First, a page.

Rather than writing code that “looked backwards” as it walked the index, I decided to take advantage of the symmetry of the situation and write code that looked forwards (you could think of this as viewing the index in descending order and looking backwards along the descending index). I also decided that I could count the number of times I did find a match in the trail of rowids, and subtract that from the total number of index entries.

So my target was to look for patterns where I start with the block address from the current rowid, then find the same block address after zero to N-1 failures to find the block address. Since the index doesn’t exist I’ll need to emulate its existence by selecting the columns that I want in the index along with the rowid, ordering the data in index order. Then I can walk this “in memory” index looking for the desired pattern.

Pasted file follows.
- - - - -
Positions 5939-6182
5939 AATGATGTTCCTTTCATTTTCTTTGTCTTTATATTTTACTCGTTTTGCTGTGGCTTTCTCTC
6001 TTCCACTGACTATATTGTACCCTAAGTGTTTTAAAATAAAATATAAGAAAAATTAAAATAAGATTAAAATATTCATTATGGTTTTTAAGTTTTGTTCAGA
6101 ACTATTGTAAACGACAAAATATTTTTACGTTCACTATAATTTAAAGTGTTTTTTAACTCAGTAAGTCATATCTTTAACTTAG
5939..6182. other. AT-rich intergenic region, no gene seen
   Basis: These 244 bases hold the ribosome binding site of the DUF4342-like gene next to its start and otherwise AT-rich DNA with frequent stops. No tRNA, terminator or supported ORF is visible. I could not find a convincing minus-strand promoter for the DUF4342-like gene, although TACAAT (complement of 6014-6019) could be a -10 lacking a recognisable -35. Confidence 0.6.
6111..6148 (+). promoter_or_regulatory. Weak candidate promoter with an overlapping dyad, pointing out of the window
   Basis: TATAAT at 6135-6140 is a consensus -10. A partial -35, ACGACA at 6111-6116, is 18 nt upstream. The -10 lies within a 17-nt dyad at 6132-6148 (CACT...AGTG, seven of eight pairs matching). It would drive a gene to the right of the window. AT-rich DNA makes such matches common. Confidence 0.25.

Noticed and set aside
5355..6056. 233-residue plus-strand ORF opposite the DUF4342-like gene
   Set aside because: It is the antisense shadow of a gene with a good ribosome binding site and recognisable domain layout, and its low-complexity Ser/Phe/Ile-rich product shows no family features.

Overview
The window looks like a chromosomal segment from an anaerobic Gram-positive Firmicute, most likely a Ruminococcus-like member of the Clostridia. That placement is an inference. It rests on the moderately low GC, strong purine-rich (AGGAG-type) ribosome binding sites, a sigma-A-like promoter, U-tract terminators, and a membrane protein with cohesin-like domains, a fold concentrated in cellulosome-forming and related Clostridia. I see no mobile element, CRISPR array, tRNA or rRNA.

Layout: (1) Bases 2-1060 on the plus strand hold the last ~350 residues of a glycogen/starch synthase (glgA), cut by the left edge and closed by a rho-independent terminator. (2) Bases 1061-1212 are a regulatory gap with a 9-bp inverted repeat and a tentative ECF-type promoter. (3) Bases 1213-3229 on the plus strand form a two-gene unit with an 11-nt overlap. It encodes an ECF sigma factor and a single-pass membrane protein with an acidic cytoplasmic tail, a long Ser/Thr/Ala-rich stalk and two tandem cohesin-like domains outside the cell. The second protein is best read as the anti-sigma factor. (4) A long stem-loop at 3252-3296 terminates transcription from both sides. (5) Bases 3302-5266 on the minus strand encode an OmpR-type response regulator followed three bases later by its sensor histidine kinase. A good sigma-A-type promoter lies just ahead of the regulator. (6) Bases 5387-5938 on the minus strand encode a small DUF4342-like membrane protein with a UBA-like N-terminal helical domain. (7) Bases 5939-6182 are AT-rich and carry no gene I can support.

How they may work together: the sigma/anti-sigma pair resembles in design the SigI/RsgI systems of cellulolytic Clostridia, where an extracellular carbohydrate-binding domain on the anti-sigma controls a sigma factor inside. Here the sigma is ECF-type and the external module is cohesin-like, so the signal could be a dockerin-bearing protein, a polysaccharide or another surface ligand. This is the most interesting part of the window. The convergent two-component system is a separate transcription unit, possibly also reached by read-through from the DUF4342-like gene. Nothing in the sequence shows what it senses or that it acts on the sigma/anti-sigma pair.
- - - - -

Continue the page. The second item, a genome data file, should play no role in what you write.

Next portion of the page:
Here’s some code to create a table to test against:


rem
rem     Script:         clustering_factor_est_2.sql
rem     Author:         Jonathan Lewis
rem     Dated:          Oct 2019
rem     Purpose:        
rem
rem     Last tested 
rem             19.3.0.0
rem             12.2.0.1
rem 

create table t1
as
with generator as (
        select 
                rownum id
        from dual 
        connect by 
                level <= 1e4 -- > comment to avoid WordPress format issue
)
select
        rownum                                  id,
        cast(rownum as varchar2(10))            v1,
        trunc(dbms_random.value(0,10000))       rand,
        rpad('x',100,'x')                       padding
from
        generator       v1,
        generator       v2
where
        rownum <= 1e6 -- > comment to avoid WordPress format issue
/